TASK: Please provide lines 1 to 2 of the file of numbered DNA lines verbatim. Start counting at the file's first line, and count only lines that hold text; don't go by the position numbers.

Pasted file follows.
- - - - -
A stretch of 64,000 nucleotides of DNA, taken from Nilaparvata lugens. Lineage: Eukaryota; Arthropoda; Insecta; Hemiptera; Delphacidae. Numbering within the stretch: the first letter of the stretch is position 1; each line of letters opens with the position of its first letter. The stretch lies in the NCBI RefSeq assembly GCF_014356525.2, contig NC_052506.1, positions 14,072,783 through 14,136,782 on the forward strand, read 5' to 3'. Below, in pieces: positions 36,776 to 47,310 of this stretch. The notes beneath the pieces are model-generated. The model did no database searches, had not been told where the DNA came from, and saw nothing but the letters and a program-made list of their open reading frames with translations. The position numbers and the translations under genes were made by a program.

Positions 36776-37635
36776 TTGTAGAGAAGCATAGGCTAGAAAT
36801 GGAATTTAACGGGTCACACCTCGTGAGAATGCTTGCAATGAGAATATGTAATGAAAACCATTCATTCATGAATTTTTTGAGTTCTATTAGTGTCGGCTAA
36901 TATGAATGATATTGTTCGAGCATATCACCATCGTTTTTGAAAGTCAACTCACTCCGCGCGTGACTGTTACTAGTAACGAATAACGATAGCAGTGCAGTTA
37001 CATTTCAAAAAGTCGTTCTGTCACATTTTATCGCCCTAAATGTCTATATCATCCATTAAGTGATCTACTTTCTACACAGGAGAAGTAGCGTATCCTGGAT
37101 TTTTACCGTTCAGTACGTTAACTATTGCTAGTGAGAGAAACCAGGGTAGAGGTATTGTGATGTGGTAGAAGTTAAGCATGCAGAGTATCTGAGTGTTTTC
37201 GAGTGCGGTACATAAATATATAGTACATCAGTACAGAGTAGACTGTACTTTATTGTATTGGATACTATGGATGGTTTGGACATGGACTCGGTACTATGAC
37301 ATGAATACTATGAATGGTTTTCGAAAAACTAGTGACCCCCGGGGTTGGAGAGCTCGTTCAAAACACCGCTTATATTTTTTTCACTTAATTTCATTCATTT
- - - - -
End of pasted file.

A stretch of 64,000 nucleotides of DNA, taken from Nilaparvata lugens. Lineage: Eukaryota; Arthropoda; Insecta; Hemiptera; Delphacidae. Numbering within the stretch: the first letter of the stretch is position 1; each line of letters opens with the position of its first letter. The stretch lies in the NCBI RefSeq assembly GCF_014356525.2, contig NC_052506.1, positions 14,072,783 through 14,136,782 on the forward strand, read 5' to 3'. Below, in pieces: positions 36,776 to 47,310 of this stretch. The notes beneath the pieces are model-generated. The model did no database searches, had not been told where the DNA came from, and saw nothing but the letters and a program-made list of their open reading frames with translations. The position numbers and the translations under genes were made by a program.

Positions 36776-37635